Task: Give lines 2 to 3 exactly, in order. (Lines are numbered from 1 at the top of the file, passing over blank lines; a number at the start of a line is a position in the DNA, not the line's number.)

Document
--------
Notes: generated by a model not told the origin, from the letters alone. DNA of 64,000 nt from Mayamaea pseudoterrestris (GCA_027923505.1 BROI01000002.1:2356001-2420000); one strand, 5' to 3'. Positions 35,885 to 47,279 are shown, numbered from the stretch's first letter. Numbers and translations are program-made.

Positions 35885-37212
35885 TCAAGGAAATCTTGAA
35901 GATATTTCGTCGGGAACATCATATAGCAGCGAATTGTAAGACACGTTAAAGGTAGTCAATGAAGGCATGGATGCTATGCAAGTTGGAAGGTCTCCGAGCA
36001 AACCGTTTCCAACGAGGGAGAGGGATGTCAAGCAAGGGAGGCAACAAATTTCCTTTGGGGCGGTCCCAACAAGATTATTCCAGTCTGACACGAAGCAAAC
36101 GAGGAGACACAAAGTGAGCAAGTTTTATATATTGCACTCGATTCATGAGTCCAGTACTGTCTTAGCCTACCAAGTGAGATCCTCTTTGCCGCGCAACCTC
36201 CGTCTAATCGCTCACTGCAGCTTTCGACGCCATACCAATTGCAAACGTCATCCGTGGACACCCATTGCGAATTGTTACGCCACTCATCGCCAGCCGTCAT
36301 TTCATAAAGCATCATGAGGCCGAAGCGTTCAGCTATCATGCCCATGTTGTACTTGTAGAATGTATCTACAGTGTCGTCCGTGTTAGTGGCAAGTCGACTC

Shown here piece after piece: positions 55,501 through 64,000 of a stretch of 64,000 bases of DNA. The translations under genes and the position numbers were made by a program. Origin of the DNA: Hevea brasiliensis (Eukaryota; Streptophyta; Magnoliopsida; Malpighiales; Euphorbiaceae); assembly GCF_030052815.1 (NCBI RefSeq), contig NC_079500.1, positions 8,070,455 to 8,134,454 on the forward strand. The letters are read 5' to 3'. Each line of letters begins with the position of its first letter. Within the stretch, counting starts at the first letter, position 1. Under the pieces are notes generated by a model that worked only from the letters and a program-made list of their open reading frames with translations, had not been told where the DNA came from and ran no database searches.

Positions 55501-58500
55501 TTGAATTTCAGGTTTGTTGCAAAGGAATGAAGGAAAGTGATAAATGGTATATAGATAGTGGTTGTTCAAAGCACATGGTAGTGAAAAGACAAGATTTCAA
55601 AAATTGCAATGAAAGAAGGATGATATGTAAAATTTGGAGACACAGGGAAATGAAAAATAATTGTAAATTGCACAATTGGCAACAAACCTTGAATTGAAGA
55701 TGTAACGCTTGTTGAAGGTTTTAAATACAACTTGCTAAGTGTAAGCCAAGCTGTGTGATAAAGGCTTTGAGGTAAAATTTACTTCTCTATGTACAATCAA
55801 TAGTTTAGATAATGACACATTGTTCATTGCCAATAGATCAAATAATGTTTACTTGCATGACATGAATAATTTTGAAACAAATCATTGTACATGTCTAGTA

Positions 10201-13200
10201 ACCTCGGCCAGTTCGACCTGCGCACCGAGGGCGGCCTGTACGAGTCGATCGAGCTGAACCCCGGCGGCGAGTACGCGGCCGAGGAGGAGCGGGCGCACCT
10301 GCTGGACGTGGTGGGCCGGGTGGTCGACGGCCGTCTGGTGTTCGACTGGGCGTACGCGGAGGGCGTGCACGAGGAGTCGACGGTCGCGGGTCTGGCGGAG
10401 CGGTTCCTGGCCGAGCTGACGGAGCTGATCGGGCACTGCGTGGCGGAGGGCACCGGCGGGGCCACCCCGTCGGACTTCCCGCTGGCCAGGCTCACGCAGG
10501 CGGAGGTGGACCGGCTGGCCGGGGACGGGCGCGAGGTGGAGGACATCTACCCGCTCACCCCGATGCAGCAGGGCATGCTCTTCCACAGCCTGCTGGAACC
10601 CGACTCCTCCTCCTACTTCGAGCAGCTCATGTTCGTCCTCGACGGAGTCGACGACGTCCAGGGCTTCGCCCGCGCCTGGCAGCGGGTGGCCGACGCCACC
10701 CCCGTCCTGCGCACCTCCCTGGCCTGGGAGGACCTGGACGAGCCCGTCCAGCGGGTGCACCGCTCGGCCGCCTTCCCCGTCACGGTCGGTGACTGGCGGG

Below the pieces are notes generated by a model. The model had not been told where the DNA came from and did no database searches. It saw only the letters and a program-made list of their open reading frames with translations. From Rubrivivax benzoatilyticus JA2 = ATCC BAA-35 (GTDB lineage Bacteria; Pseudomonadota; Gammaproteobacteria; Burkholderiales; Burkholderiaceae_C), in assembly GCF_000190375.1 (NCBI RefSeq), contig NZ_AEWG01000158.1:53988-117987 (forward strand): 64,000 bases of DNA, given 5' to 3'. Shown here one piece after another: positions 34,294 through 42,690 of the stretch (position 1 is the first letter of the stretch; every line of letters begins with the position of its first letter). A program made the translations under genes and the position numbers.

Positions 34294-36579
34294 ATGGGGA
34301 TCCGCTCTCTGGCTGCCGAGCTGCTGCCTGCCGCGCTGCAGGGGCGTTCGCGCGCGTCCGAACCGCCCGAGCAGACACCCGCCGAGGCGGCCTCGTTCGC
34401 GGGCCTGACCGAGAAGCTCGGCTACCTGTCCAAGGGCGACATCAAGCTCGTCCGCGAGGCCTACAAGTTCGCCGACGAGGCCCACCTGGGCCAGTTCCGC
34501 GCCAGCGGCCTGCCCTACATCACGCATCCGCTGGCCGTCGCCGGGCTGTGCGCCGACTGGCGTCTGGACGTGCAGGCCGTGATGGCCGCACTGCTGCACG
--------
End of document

Positions 35885-37212
35885 TCAAGGAAATCTTGAA